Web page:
Ban urges Uganda to repeal anti-homosexuality law
|Publisher||UN News Service|
|Publication Date||25 February 2014|
|Cite as||UN News Service, Ban urges Uganda to repeal anti-homosexuality law, 25 February 2014, available at: http://www.refworld.org/docid/53108d3a4.html [accessed 10 December 2016]|
|Disclaimer||This is not a UNHCR publication. UNHCR is not responsible for, nor does it necessarily endorse, its content. Any views expressed are solely those of the author or publisher and do not necessarily reflect those of UNHCR, the United Nations or its Member States.|
Secretary-General Ban Ki-moon today urged Ugandan authorities to revise or repeal the country's Anti-Homosexuality Bill, one day after he said it violates basic human rights and endangers lesbians, gay, bisexual and transgender (LGBT) people in the country.
"The Secretary-General reiterates that everyone is entitled to enjoy the same basic rights and live a life of worth and dignity without discrimination," his spokesperson said, adding that this concept is embedded in the UN Charter, the Universal Declaration of Human Rights and the Ugandan Constitution.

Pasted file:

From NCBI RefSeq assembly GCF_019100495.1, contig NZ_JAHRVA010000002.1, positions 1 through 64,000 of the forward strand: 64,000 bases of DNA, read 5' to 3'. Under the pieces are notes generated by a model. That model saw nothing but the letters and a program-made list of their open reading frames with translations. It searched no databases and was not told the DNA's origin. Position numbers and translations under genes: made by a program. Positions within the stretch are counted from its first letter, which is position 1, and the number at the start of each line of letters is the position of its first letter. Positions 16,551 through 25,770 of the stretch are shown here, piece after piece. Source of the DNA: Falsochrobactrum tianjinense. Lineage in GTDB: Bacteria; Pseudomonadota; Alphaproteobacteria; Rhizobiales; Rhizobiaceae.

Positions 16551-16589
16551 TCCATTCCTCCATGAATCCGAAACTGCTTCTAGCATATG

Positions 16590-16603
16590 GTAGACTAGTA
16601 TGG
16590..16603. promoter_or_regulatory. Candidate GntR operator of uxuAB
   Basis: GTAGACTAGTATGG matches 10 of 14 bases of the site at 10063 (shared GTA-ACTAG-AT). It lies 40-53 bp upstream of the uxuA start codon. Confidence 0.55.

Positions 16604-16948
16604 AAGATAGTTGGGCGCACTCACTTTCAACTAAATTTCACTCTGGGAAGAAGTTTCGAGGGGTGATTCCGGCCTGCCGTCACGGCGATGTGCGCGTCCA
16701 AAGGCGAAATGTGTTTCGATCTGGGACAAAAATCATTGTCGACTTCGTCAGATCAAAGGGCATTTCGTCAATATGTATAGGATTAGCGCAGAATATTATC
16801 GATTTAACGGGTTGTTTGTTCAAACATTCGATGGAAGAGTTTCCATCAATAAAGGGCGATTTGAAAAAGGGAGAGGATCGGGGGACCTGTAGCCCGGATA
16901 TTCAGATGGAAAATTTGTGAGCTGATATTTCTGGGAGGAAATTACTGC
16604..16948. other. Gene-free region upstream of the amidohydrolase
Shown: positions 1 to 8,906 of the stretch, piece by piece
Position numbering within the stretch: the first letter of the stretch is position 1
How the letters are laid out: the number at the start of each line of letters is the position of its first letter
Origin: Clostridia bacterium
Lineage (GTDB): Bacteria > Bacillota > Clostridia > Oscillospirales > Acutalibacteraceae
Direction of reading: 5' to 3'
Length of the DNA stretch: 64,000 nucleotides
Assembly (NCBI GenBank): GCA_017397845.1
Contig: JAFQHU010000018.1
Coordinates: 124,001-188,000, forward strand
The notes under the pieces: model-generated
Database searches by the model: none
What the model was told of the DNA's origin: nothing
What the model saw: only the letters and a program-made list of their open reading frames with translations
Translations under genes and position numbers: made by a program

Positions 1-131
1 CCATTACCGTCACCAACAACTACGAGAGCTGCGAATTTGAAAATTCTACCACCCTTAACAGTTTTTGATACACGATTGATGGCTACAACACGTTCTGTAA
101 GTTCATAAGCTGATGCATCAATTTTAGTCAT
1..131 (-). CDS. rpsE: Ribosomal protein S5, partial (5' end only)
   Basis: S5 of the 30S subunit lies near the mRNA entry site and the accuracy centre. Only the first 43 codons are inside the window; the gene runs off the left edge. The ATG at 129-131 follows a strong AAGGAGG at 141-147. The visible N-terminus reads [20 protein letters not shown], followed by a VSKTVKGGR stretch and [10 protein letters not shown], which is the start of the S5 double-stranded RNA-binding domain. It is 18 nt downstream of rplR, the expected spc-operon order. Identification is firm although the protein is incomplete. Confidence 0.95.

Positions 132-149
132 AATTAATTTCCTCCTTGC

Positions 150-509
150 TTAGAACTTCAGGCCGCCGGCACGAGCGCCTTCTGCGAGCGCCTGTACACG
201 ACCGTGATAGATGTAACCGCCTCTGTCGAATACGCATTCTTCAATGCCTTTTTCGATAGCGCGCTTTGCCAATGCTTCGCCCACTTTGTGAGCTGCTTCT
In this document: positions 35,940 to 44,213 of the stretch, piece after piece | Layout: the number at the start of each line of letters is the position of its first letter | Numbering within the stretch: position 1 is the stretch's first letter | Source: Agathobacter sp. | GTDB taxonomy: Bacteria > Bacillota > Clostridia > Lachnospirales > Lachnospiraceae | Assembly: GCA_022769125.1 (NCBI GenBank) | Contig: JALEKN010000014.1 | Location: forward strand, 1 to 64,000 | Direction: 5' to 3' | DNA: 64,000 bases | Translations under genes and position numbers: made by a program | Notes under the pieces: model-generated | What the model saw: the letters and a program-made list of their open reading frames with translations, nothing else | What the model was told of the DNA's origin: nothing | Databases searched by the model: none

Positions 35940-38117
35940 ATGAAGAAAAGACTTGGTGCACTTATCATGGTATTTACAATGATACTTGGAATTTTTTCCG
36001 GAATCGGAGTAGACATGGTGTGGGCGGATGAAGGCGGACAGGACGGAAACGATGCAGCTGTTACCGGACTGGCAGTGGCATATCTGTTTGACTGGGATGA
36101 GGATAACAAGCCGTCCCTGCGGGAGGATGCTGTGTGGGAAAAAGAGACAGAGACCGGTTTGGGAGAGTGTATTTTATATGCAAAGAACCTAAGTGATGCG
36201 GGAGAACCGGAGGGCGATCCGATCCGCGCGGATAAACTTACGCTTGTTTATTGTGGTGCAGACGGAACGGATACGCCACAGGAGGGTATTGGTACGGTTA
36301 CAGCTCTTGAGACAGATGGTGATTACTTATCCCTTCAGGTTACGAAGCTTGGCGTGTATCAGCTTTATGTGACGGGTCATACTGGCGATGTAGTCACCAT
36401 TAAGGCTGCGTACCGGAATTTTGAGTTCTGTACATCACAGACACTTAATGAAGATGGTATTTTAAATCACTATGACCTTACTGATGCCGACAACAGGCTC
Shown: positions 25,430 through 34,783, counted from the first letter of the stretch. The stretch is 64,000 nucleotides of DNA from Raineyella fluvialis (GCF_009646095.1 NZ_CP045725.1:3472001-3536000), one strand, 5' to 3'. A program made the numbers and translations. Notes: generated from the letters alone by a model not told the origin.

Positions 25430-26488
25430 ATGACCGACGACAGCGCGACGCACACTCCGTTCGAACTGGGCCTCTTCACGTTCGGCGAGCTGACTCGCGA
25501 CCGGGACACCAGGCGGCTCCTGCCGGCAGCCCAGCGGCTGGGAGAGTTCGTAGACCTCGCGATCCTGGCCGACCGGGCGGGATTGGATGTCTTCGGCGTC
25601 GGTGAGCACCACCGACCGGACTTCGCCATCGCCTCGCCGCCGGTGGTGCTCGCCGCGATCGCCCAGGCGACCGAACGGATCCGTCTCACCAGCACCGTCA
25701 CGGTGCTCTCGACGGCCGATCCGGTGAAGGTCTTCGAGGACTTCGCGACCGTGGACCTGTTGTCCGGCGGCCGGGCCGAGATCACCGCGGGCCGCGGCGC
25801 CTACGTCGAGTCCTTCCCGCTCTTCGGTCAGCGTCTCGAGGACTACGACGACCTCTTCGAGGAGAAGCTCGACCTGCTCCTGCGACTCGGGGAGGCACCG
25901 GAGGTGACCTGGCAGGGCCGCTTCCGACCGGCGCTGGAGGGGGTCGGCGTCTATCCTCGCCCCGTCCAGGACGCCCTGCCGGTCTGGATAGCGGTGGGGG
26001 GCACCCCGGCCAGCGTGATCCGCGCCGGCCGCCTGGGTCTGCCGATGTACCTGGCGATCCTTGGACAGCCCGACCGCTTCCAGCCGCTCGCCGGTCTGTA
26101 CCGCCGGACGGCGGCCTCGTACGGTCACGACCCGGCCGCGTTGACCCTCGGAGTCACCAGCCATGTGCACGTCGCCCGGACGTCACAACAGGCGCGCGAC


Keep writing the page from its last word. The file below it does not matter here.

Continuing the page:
President Yoweri Museveni yesterday signed into law the bill which calls for a 14-year jail term for a first conviction and imprisonment for life for the offence of "aggravated homosexuality".
Mr. Ban convoyed his concerns yesterday about the bill, which was not yet signed at the time, to Ambassador Richard Nduhuura, Permanent Representative of Uganda to the UN, and has expressed the UN's support "to achieve change on this matter".
Both he and UN High Commissioner for Human Rights Navi Pillay have decried the principles of the law which "could fuel prejudice as well as encourage harassment and violence against lesbian, gay, bisexual and transgender persons".
In today's statement, Mr. Ban's spokesperson noted that Michel Sidibé, Executive Director of the Joint UN Programme on HIV/AIDS (UNAIDS), also spoke out against the law saying it may obstruct effective responses to the virus.
Mr. Ban has appealed for the complete and universal decriminalization of homosexuality, still a criminal offence in some 76 countries, stressing that human rights must always trump cultural attitudes and societal strictures.